However, as we said before, there isn’t enough known about antibiotic-resistant bacteria to accurately say how much of a threat they may pose a decade in the future.
In a similar vein to whether antibiotics can keep up with the bacteria that are becoming increasingly resistant to them, there is the question of how far medical technologies will develop over the next 10 years.
Generally, medical innovation is improving every day, and there are constantly new discoveries that help with the treatment of countless diseases, injuries, and disorders.
If current levels of healthcare development increase, many preventable causes of death can be reduced.
However, if medical technology can’t keep up with the times it can lead to a drastic shift in the leading causes of death worldwide.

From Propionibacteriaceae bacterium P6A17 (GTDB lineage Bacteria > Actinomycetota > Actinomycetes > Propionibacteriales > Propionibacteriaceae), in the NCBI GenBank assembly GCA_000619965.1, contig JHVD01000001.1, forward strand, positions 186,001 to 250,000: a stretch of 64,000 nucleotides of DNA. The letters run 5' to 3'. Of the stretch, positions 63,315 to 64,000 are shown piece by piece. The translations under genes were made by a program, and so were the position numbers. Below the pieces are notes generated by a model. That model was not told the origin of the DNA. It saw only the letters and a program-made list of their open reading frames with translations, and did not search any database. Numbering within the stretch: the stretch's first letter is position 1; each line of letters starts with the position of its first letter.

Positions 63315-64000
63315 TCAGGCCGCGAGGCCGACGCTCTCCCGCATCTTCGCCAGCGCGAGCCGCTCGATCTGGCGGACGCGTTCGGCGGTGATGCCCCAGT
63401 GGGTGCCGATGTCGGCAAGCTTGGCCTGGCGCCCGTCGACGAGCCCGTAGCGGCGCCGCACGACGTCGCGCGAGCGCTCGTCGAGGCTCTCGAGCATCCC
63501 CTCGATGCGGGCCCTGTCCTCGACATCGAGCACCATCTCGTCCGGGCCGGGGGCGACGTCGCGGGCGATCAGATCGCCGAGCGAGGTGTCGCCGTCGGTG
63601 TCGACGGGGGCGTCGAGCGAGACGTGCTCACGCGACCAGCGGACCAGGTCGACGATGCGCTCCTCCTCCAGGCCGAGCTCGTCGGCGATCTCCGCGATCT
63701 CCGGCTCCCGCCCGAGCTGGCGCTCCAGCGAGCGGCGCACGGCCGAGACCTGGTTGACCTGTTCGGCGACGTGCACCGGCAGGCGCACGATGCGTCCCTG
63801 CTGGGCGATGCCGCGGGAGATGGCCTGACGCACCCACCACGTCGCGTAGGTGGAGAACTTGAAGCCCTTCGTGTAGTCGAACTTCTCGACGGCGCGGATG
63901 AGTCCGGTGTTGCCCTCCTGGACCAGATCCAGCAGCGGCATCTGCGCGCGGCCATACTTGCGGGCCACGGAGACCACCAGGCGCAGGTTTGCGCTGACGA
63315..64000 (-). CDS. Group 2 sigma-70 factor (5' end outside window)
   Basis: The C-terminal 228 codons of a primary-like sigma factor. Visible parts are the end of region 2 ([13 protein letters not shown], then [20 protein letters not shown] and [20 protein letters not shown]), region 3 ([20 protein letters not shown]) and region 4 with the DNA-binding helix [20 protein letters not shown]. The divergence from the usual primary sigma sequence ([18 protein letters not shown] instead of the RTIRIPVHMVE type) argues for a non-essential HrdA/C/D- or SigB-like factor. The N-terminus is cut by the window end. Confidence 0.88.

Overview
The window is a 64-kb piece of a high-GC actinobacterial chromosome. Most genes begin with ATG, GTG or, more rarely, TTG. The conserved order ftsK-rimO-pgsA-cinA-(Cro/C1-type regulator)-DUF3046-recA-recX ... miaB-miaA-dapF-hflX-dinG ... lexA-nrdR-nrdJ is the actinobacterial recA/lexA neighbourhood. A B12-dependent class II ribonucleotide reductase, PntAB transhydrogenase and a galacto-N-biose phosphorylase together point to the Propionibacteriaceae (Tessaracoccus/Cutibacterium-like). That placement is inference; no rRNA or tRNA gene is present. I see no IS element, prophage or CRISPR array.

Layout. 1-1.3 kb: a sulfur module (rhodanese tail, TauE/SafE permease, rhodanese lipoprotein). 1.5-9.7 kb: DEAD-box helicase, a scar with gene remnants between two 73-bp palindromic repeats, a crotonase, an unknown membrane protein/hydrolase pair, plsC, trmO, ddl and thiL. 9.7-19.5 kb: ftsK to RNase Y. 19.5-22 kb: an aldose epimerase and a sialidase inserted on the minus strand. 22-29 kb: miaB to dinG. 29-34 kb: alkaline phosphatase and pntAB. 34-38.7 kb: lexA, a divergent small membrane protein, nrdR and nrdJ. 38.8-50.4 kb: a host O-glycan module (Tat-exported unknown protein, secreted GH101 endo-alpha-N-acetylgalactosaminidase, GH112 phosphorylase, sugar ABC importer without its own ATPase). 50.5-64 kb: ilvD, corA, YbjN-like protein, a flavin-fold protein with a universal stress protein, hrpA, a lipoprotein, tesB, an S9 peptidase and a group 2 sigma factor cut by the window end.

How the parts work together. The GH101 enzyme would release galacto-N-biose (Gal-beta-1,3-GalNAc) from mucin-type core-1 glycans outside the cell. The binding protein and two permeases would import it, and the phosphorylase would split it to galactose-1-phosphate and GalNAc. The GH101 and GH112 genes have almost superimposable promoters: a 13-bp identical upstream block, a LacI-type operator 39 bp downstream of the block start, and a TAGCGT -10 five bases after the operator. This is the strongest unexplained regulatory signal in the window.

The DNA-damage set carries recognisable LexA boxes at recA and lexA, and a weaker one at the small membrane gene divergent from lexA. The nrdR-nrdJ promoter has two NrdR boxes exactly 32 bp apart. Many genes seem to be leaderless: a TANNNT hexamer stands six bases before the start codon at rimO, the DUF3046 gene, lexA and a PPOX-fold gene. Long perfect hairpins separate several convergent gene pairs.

With that said, it’s not just a question of whether healthcare in high-income countries can keep up; as mentioned previously, part of current projections relies on low-income countries following the same social and economic development that high-income countries have.
Depending on how the quality of healthcare in these low-income countries develops over the next decade, global causes of death in the future may change dramatically.
It’s hard to tell what the future holds for healthcare and causes of death.
There’s a lot that can happen in 10 years, and current projections can easily change as time goes on.
While leading causes of death are expected to change over the next decade, there are a lot of factors that can influence the future.
Overall, though, experts predict that healthcare in the future will only get better, and people will live longer, healthier, and happier lives than ever before!